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Follow These Pro Tips For Pruning Hydrangeas And Get More Captivating Blossoms

Follow These Pro Tips For Pruning Hydrangeas And Get More Captivating Blossoms

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For most gardeners, including me, the best time of year is when hydrangeas are in full bloom. Their magical blossoms always steal the show in flower beds, containers, and borders. 

You know what else I love about hydrangeas? Their low care requirements. You don’t need to pamper them like some other common flowers, and they’ll still reward you with numerous blooms. 

But there’s one thing you shouldn’t skip if you grow hydrangeas: pruning! It’s not something complicated, but you need to know your variety. 

I have to admit that it took me a while to understand how and when to give my hydrangeas a haircut. Luckily, I managed it and I want the same for you!

Before You Start Pruning

I’m sure you already know that hydrangeas are flowering shrubs. But you may not know that some types of hydrangeas produce new growth on old wood and some on new wood.

This is essential for pruning since you can’t use the same technique. So before doing anything else, check which hydrangea variety you have. Use all available resources because you don’t want them to fail to bloom the next season. 

Another thing you should do before pruning is prepare the tools. You must use a sharp and clean pair of scissors or pruners whenever handling your hydrangeas. 

This way you’ll avoid breaking the stems or leaving wounds sensitive to pests and diseases.

Now it’s time to reveal the pruning needs of the most common hydrangea varieties! 

This Is How You Prune Mophead And Lacecap Hydrangeas

The hydrangea group called bigleaf hydrangeas includes two famous types: mophead and lacecap. All varieties within this group have the same pruning requirements.

The mophead species are renowned for their massive and full flower heads with gorgeous blue, pink, green, or white petals. If you dream of a cottage garden design, these varieties are a must!

On the other hand, lacecap species feature smaller blooms in the center of the flower surrounded by larger petals. 

If you have any of them, the best time to prune them is in late winter or early spring.

I was really surprised when I learned that removing spent blooms after the season isn’t necessary. Their main role is to protect new buds from being damaged by frost. Incredible, right?

Here’s how I prune bigleaf hydrangeas, step by step:

1. I observe the base of my hydrangea and look for the weakest and oldest stems. I don’t typically remove more than 2 of these stems. The main goal of this step is to enhance new growth and more flowers.

2. Now I cut off the old flower heads that are located just above a pair of buds.

I have to warn you to be extra careful at this point to avoid removing the flower buds.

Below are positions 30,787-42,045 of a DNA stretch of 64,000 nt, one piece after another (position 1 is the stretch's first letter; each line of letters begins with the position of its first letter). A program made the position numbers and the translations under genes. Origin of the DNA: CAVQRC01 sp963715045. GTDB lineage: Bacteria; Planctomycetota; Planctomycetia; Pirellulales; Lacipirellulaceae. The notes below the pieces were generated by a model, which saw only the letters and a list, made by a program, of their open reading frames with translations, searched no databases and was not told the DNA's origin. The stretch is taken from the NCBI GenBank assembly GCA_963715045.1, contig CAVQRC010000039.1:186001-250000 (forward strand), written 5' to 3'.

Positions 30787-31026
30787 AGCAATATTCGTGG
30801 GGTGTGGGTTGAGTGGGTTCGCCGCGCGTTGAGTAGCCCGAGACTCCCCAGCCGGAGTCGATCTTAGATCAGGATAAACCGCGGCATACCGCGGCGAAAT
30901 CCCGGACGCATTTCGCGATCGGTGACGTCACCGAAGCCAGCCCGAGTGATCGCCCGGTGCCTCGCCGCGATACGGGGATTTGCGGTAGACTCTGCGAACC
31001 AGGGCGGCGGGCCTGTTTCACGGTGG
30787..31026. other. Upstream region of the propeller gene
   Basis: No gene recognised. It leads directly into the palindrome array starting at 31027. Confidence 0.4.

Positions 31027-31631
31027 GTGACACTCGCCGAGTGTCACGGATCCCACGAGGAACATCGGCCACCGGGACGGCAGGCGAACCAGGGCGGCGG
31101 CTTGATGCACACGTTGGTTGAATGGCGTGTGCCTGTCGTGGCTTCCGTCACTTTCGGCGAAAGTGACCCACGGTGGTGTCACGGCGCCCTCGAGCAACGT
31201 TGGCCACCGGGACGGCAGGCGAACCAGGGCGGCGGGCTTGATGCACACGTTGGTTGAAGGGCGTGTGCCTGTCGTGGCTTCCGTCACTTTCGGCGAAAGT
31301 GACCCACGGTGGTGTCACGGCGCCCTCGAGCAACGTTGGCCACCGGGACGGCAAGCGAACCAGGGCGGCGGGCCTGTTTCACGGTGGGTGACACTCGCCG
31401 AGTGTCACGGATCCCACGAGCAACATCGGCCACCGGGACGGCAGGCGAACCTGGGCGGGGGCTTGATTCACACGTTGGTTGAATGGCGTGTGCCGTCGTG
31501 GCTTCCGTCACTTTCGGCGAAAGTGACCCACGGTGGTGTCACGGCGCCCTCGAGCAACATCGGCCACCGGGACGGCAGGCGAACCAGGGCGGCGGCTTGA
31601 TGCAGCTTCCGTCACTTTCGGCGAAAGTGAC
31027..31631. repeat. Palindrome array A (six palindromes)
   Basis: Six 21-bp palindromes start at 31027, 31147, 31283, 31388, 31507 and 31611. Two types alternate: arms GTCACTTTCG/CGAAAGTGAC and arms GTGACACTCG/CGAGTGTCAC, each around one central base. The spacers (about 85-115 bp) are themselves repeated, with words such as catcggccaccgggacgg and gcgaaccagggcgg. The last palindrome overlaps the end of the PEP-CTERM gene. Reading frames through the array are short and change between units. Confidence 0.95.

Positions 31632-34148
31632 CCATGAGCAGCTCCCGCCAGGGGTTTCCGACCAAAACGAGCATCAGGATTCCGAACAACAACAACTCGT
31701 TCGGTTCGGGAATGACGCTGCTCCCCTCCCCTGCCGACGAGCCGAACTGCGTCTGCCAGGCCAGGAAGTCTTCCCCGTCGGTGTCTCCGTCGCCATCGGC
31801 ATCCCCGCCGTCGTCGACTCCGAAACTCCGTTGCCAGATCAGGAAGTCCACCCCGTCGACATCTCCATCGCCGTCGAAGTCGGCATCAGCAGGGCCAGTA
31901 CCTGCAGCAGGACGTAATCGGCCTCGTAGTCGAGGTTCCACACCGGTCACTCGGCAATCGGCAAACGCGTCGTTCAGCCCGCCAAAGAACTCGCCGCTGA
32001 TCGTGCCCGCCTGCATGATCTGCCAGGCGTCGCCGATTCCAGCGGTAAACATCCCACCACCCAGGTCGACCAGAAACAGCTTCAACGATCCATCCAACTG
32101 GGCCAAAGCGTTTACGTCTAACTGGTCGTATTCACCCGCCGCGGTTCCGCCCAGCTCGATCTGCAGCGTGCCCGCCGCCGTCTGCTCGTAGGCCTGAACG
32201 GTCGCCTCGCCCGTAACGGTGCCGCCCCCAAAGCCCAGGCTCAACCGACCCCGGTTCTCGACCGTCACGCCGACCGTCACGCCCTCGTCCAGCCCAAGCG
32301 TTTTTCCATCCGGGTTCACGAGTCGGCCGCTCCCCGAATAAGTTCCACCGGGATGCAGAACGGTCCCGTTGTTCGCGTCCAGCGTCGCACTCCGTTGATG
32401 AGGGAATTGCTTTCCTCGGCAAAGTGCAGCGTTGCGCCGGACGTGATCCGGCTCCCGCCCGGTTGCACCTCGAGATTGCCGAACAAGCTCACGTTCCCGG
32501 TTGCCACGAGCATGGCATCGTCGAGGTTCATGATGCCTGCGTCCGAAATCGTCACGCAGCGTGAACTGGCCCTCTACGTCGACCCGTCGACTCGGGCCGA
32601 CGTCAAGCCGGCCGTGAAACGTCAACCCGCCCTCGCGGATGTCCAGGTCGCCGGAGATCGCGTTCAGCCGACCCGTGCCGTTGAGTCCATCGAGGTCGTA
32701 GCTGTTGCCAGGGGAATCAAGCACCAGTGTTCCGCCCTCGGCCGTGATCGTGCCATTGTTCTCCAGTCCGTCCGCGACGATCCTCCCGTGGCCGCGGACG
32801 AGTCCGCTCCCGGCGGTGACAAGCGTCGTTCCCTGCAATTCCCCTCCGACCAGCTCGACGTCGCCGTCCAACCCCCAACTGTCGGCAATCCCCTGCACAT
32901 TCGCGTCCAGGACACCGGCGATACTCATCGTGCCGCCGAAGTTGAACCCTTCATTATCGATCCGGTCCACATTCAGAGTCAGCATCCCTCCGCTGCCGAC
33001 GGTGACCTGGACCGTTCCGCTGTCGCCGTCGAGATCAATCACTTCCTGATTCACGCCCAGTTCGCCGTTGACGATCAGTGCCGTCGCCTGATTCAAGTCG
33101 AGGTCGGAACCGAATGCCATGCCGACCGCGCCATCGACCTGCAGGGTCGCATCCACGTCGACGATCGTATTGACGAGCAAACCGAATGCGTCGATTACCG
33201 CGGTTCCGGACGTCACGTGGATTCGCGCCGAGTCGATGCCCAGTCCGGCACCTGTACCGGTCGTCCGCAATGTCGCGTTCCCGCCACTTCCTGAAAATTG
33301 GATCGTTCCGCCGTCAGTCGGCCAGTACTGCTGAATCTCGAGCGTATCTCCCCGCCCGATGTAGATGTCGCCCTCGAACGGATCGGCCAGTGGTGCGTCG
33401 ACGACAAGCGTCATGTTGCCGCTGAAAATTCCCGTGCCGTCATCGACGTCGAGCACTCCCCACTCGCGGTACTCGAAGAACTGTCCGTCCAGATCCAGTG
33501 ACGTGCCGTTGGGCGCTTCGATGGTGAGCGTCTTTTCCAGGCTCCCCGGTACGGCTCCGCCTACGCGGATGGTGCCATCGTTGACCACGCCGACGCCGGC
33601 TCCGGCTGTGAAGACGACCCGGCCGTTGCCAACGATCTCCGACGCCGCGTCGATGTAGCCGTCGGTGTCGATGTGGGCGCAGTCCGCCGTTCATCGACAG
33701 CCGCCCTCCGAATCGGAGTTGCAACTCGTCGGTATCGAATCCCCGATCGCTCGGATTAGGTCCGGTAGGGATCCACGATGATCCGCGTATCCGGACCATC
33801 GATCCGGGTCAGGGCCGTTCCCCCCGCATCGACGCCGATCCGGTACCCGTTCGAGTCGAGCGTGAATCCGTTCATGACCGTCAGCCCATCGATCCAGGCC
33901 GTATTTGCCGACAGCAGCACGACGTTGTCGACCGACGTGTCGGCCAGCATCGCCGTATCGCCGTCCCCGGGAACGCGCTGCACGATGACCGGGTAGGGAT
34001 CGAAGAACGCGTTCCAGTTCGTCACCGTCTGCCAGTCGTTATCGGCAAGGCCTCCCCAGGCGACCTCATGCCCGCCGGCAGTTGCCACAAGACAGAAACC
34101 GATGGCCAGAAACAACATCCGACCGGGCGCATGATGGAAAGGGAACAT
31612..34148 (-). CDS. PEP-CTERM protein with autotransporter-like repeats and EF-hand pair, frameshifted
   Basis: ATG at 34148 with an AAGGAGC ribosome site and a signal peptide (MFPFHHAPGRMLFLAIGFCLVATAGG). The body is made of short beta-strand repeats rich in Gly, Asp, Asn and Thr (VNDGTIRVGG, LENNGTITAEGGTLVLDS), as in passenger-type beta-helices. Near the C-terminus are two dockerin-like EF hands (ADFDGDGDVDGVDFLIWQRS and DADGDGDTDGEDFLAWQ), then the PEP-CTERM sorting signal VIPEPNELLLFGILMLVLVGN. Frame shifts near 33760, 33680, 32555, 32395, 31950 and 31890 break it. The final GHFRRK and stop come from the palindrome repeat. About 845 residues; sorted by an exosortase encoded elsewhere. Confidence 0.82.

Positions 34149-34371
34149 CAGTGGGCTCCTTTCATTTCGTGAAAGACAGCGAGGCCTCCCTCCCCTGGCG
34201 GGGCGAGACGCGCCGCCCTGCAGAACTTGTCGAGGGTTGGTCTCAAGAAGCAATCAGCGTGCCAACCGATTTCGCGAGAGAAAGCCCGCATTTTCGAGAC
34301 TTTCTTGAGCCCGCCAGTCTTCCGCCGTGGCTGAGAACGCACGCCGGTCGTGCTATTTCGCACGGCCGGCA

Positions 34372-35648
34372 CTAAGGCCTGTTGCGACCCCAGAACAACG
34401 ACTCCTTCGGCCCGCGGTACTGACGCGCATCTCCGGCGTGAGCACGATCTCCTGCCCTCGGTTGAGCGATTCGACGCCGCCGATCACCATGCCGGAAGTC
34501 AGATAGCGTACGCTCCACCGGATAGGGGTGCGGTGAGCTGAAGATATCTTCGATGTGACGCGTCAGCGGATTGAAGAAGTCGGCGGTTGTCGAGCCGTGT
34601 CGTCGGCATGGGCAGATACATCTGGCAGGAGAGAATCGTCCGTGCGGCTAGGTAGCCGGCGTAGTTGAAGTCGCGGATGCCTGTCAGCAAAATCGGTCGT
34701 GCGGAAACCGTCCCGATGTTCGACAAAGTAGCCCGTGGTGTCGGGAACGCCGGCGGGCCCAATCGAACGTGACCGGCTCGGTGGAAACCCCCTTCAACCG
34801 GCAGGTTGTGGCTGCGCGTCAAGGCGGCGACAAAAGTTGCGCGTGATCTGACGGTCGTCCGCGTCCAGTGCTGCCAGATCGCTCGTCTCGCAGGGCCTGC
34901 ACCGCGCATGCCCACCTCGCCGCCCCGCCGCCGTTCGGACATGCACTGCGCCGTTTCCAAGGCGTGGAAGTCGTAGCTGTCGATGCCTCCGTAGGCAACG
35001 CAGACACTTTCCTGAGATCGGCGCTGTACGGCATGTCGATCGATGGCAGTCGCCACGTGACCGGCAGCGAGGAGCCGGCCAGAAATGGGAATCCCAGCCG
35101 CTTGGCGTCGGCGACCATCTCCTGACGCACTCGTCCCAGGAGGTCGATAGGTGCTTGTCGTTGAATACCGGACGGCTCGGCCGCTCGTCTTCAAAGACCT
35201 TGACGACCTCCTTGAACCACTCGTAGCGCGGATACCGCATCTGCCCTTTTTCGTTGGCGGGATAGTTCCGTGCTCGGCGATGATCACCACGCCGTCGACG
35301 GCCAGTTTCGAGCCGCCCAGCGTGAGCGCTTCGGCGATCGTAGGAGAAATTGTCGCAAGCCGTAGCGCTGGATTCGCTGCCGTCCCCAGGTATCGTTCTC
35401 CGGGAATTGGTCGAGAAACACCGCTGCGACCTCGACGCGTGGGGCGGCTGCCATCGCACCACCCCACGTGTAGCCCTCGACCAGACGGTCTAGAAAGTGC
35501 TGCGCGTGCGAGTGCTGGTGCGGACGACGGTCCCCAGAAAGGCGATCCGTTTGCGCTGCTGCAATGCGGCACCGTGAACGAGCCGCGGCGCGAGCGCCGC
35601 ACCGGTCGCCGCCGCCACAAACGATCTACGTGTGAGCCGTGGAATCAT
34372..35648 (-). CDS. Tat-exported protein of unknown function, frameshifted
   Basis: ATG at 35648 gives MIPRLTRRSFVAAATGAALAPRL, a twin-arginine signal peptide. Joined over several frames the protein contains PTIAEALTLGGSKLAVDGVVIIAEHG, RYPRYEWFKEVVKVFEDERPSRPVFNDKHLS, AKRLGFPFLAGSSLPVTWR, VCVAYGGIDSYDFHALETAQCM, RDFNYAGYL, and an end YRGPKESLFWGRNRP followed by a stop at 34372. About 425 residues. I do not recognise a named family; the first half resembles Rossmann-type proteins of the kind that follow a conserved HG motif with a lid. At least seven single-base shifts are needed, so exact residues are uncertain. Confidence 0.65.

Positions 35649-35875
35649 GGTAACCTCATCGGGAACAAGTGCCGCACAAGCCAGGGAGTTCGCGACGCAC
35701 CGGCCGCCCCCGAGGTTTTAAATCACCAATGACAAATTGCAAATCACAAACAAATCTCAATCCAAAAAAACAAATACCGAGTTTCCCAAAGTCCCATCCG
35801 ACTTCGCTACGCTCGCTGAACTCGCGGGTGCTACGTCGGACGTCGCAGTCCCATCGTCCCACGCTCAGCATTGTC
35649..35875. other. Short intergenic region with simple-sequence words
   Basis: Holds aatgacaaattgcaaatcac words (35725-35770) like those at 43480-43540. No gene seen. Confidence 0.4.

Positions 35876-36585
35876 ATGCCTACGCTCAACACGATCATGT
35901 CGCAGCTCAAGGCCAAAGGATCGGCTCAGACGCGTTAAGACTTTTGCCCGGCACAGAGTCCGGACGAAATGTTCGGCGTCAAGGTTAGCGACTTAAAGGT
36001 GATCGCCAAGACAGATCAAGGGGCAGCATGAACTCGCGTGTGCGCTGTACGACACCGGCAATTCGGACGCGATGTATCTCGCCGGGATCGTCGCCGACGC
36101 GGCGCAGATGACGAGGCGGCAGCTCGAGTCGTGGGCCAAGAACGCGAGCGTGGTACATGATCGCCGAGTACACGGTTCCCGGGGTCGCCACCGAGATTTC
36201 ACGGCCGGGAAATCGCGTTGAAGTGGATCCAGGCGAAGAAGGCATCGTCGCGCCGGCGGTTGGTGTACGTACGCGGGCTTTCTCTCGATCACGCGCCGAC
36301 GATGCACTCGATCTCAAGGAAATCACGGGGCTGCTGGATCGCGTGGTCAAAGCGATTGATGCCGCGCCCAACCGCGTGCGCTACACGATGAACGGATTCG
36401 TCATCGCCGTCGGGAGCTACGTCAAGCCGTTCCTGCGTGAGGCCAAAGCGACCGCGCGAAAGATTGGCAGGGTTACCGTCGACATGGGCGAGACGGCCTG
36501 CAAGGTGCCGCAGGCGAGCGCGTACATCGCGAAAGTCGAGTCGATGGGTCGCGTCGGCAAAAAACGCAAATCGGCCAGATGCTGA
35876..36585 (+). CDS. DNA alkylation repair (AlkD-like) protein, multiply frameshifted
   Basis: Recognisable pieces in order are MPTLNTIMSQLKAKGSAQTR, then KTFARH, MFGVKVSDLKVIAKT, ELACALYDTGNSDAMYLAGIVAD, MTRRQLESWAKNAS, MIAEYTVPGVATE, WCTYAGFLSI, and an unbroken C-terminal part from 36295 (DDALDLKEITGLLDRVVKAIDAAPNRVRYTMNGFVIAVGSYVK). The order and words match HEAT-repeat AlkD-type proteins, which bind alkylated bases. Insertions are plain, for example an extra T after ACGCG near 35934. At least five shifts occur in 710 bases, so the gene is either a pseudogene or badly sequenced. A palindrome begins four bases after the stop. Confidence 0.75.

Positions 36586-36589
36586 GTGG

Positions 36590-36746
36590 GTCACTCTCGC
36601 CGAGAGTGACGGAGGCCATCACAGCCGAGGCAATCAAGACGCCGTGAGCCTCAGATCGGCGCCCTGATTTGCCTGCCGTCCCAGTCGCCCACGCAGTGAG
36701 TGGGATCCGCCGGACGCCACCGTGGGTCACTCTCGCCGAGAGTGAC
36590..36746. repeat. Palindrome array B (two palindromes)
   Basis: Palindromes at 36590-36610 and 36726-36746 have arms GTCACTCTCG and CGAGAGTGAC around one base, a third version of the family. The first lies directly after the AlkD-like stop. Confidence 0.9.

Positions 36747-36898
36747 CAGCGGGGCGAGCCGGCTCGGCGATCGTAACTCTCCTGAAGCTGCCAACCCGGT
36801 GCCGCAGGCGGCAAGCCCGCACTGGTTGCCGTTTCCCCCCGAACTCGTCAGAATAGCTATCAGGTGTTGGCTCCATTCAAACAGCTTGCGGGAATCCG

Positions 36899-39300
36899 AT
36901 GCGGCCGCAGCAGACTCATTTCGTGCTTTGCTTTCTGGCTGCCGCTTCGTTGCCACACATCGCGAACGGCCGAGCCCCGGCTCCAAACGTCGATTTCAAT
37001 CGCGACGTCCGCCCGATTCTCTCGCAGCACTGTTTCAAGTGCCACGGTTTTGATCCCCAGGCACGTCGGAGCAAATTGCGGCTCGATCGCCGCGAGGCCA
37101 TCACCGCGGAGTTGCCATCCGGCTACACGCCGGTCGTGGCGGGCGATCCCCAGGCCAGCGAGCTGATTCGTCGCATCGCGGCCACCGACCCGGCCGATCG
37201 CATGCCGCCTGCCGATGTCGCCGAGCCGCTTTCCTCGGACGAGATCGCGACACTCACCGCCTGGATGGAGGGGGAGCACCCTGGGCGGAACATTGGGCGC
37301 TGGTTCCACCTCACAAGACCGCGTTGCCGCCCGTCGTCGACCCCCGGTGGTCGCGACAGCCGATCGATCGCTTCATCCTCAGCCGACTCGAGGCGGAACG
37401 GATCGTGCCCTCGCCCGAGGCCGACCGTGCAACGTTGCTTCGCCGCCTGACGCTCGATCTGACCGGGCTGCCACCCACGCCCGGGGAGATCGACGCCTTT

3. For bushy and neglected bigleaf varieties with tangled branches, you can use the hard pruning technique. This refers to cutting the hydrangea stems down to the base of the plant.

I recommend regular pruning every year because hard-pruned hydrangeas may not bloom the next season. Who can wait for another year to see those splendid blooms?!

If You Have Climbing Hydrangeas, This Is The Best Way

I simply adore climbing plants and, of course, climbing hydrangeas are the best! 

The best time of year to prune these beauties is summer or when they exit the flowering stage

Climbing varieties bloom on old wood, which means you’ll remove last year’s growth in summer. If you prune them in early spring, you risk removing flowers for that year.  

I have a few petiolaris varieties and they’re trained to climb against the wall. I only shorten branches that grow out of the wall, but I wait until they finish flowering. 

If you don’t see any unruly branches, you can just trim the damaged or diseased branches, if any. 

Use This Method For Paniculata And Arborescens Hydrangeas

And the last group of hydrangeas I’ll discuss are the ones we should prune in spring. This includes paniculata varieties with cone-like flower heads, and arborescens varieties with distinct spherical bloom heads.

Unlike climbing hydrangeas, they produce blooms on new wood, so harder spring pruning won’t affect this year’s blossoms.

When I’m pruning my Annabelle hydrangeas (paniculata variety), I just remove the oldest branches that are close to the lowest pair of entirely healthy buds. The main goal is to get a neat framework. You can do this with all paniculata and arborescens varieties. 

The good thing is that you won’t do any harm to these hydrangeas if you don’t prune them. They may get too tall and unruly but they won’t die back.

But I’m always for light trimming to maintain vigor and shape. 

And there’s one method I use for my hydrangeas to get a better display. I simply cut the stems at different heights and the blossom heads are produced at different levels.

Ready to make the best out of your hydrangeas? Pruning is a great way to go and I’m sure you’ll be rewarded with numerous captivating flower heads!